Cover image for By the book : writers on literature and the literary life from The New York Times Book Review
Title:
By the book : writers on literature and the literary life from The New York Times Book Review
Author:
Paul, Pamela, editor.
Edition:
First edition.
Publication Information:
New York, New York : Henry Holt and Company, 2014.
Physical Description:
xix, 314 pages : illustrations ; 25 cm
Summary:
"Sixty-five of the world's leading writers open up about the books and authors that have meant the most to them. These wide-ranging interviews are conducted by Pamela Paul, the editor of the The New York Times Book Review, featuring personalities as varied as David Sedaris, Hilary Mantel, Michael Chabon, Khaled Hosseini, Anne Lamott, and James Patterson. These questions and answers admit us into the private worlds of these authors, as they reflect on their work habits, reading preferences, inspirations, pet peeves, and recommendations.By the Book contains the full uncut interviews, reflecting a range of experiences and observations that deepens readers' understanding of the literary sensibility and the writing process." --
General Note:
"A New York Times book"

Includes index.
Language:
English
Contents:
David Sedaris -- Lena Dunham -- Neil Gaiman -- Mary Higgins Clark -- Drew Gilpin Faust -- Carl Hiaasen -- John Irving -- Elizabeth Gilbert -- Richard Ford -- Colin Powell -- Dave Eggers -- Sylvia Nasar -- Ira Glass -- Junot Díaz -- Joyce Carol Oates -- Nicholson Baker -- Emma Thompson -- Michael Chabon -- Jeffrey Eugenides -- J.K. Rowling -- David Mitchell -- John Grisham -- P.J. O'Rourke -- Anne Lamott -- Ian McEwan -- Lee Child -- Arnold Schwarzenegger -- Francine Prose -- Jared Diamond -- Alain de Botton -- Dave Barry -- Katherine Boo -- Marilynne Robinson -- Sheryl Sandberg -- Caroline Kennedy -- Isabel Allende -- Anna Quindlen -- Jonathan Franzen -- Hilary Mantel -- Walter Mosley -- Khaled Hosseini -- Jeannette Walls -- Dan Brown -- Dan Savage -- Christopher Buckley -- Curtis Sittenfeld -- James McBride -- James Patterson -- Jonathan Lethem -- Jhumpa Lahiri -- Richard Dawkins -- Sting -- Andrew Solomon -- Malcolm Gladwell -- Scott Turow -- Donna Tartt -- Ann Patchett -- Amy Tan -- Bryan Cranston -- Michael Connelly -- Neil DeGrasse Tyson -- E.L. Doctorow -- Chang-Rae Lee -- Gary Shteyngart -- Rachel Kushner.
Added Uniform Title:
New York Times book review.
ISBN:
9781627791458
Format :
Book

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Central Library PN452 .B9 2014 Adult Non-Fiction Non-Fiction Area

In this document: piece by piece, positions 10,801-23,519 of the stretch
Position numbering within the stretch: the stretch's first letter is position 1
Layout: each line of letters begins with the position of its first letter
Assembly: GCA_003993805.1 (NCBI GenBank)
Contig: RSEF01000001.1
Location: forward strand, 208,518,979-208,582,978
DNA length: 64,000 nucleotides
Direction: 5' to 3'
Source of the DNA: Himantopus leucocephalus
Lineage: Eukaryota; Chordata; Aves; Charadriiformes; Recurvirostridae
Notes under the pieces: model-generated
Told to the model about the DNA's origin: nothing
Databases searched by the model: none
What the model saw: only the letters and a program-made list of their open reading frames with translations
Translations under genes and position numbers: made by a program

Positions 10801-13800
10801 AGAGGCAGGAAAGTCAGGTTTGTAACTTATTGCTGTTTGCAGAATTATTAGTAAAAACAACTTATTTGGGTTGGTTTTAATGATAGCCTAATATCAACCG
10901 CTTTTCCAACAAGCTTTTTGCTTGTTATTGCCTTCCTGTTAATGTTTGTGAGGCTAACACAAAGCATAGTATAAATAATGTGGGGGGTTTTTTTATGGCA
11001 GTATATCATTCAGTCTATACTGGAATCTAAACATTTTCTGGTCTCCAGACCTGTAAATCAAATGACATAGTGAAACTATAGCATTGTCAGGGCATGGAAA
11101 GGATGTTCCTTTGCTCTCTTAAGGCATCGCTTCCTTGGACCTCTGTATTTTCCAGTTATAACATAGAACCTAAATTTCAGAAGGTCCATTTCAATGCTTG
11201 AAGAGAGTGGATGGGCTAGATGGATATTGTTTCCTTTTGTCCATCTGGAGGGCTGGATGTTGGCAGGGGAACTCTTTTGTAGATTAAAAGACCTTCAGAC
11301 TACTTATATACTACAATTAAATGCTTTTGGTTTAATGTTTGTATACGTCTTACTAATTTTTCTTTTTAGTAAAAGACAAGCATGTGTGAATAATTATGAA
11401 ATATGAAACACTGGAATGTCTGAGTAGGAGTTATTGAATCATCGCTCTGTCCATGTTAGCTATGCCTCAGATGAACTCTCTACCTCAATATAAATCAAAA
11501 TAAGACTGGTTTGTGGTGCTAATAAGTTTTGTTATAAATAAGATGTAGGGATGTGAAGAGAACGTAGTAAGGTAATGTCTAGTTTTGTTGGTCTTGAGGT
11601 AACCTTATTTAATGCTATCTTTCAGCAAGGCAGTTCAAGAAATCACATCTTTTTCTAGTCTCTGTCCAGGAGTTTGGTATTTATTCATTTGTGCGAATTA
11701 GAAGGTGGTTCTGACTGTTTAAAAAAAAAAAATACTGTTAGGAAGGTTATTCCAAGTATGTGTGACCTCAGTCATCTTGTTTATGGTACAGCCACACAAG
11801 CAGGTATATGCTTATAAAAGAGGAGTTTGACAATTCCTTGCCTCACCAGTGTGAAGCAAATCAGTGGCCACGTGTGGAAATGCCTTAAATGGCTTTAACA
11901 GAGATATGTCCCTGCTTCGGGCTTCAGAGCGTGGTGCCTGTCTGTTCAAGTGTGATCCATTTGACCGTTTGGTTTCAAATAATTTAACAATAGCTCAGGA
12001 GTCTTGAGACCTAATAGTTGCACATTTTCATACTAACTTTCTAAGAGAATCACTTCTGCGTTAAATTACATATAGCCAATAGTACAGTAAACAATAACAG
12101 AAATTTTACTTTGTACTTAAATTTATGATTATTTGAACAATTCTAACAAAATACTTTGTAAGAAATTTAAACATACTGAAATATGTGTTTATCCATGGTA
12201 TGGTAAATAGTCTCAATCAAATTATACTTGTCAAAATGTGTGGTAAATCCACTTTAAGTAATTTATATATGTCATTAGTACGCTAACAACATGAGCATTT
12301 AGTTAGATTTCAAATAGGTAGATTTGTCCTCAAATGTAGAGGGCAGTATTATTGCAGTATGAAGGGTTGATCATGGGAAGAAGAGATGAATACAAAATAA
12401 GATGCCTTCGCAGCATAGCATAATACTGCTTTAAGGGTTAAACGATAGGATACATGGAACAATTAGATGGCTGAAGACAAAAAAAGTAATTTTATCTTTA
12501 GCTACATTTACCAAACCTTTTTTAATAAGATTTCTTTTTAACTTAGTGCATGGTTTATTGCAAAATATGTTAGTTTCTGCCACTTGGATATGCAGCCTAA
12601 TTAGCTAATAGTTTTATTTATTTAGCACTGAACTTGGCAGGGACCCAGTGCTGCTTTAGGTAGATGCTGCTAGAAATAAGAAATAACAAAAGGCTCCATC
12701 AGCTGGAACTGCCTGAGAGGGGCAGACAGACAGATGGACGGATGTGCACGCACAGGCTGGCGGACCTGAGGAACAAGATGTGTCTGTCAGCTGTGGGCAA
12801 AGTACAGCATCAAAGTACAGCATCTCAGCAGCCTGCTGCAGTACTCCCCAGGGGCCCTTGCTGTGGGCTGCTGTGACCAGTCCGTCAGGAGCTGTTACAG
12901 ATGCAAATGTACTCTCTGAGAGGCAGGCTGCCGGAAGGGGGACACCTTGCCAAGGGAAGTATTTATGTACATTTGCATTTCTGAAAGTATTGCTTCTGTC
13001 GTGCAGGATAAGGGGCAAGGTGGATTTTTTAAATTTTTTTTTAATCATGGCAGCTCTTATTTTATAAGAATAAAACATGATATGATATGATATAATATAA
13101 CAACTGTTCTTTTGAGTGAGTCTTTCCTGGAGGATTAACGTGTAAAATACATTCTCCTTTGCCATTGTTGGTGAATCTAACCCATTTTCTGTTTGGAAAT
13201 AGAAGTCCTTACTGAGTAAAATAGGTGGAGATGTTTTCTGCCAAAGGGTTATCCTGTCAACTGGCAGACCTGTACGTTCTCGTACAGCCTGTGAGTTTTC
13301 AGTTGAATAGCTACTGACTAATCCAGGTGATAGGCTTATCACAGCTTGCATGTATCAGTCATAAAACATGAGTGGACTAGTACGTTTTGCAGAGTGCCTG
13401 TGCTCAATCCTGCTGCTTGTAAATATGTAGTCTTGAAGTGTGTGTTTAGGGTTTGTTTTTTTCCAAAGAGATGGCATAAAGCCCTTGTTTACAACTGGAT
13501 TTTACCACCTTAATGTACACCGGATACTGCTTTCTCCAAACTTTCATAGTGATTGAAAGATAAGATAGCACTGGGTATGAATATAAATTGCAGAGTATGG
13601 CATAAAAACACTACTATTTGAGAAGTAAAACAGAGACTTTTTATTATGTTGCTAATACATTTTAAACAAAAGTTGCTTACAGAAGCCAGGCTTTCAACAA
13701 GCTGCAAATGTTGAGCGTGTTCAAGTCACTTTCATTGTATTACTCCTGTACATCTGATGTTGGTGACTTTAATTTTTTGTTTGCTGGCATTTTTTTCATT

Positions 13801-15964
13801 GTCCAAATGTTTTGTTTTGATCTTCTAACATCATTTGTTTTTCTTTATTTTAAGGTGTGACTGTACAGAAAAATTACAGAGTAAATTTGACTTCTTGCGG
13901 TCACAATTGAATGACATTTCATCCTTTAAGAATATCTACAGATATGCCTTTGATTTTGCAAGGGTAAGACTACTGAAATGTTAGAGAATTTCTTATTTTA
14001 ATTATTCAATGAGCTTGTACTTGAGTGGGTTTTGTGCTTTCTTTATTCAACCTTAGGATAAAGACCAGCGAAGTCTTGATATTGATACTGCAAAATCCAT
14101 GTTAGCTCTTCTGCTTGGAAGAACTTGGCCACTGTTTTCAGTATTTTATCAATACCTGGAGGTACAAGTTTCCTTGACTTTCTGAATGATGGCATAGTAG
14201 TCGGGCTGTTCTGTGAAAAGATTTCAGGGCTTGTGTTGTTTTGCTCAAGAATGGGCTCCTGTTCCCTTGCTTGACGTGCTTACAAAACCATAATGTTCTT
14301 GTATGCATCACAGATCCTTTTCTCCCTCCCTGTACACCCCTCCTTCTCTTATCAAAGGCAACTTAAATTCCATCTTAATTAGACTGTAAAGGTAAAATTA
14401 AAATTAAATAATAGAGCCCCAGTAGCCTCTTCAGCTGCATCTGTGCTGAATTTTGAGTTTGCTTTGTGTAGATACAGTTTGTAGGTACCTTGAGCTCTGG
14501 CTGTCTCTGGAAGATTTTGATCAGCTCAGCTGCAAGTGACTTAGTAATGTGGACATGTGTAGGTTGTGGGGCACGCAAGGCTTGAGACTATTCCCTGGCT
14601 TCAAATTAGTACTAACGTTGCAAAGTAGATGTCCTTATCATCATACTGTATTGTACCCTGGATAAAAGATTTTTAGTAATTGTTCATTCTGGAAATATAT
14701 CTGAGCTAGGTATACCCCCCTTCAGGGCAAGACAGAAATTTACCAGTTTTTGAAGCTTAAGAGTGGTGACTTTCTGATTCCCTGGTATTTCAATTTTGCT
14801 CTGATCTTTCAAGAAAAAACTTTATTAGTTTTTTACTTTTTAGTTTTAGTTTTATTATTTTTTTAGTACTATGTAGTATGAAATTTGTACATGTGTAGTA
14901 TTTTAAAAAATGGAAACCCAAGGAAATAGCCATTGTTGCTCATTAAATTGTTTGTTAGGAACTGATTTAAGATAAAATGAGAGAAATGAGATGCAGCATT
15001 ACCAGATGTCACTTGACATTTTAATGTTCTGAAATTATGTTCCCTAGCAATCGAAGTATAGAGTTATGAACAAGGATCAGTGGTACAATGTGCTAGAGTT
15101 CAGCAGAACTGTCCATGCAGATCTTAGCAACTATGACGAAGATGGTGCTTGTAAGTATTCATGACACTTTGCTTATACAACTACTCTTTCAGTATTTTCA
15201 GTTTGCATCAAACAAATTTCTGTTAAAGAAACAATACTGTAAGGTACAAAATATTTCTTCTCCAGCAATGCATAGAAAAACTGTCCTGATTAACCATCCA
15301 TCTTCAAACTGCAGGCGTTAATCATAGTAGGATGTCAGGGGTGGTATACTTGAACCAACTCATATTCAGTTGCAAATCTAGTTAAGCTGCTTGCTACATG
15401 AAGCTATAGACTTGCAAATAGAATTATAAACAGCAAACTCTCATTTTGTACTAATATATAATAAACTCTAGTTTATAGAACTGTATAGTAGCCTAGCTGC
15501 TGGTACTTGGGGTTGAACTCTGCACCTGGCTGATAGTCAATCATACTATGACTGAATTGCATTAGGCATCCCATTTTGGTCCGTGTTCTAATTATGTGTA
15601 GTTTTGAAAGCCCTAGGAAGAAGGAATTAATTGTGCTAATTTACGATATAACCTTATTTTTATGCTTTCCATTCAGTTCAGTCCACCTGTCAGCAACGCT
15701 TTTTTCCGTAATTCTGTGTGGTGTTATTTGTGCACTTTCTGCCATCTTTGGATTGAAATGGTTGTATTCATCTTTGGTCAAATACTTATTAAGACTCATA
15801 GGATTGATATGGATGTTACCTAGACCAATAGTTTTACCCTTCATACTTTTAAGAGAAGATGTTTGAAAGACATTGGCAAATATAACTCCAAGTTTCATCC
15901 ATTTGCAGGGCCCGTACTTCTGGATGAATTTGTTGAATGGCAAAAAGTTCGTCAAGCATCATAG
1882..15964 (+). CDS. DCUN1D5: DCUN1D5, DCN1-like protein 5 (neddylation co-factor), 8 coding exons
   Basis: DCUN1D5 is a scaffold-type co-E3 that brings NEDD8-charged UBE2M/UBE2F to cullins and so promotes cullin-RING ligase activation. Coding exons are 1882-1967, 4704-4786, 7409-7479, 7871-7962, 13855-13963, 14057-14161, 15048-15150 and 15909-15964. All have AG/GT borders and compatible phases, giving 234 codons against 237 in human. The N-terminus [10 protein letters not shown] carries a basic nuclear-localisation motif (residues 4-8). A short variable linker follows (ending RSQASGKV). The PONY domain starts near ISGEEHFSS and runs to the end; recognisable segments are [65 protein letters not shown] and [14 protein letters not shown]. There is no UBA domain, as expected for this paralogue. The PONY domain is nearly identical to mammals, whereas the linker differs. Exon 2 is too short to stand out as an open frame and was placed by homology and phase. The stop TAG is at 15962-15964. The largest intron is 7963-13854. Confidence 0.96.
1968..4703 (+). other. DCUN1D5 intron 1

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Summary

Summary


Sixty-five of the world's leading writers open up about the books and authors that have meant the most to them

Every Sunday, readers of The New York Times Book Review turn with anticipation to see which novelist, historian, short story writer, or artist will be the subject of the popular By the Book feature. These wide-ranging interviews are conducted by Pamela Paul, the editor of the Book Review, and here she brings together sixty-five of the most intriguing and fascinating exchanges, featuring personalities as varied as David Sedaris, Hilary Mantel, Michael Chabon, Khaled Hosseini, Anne Lamott, and James Patterson. The questions and answers admit us into the private worlds of these authors, as they reflect on their work habits, reading preferences, inspirations, pet peeves, and recommendations.

By the Book contains the full uncut interviews, offering a range of experiences and observations that deepens readers' understanding of the literary sensibility and the writing process. It also features dozens of sidebars that reveal the commonalities and conflicts among the participants, underscoring those influences that are truly universal and those that remain matters of individual taste.

For the devoted reader, By the Book is a way to invite sixty-five of the most interesting guests into your world. It's a book party not to be missed.


Author Notes


Pamela Paul is the editor of The New York Times Book Review and the author of Parenting, Inc. , Pornified , and The Starter Marriage and the Future of Matrimony . Prior to joining the Times , Paul was a contributor to Time magazine and The Economist , and her work has appeared in The Atlantic , The Washington Post , and Vogue . She and her family live in New York.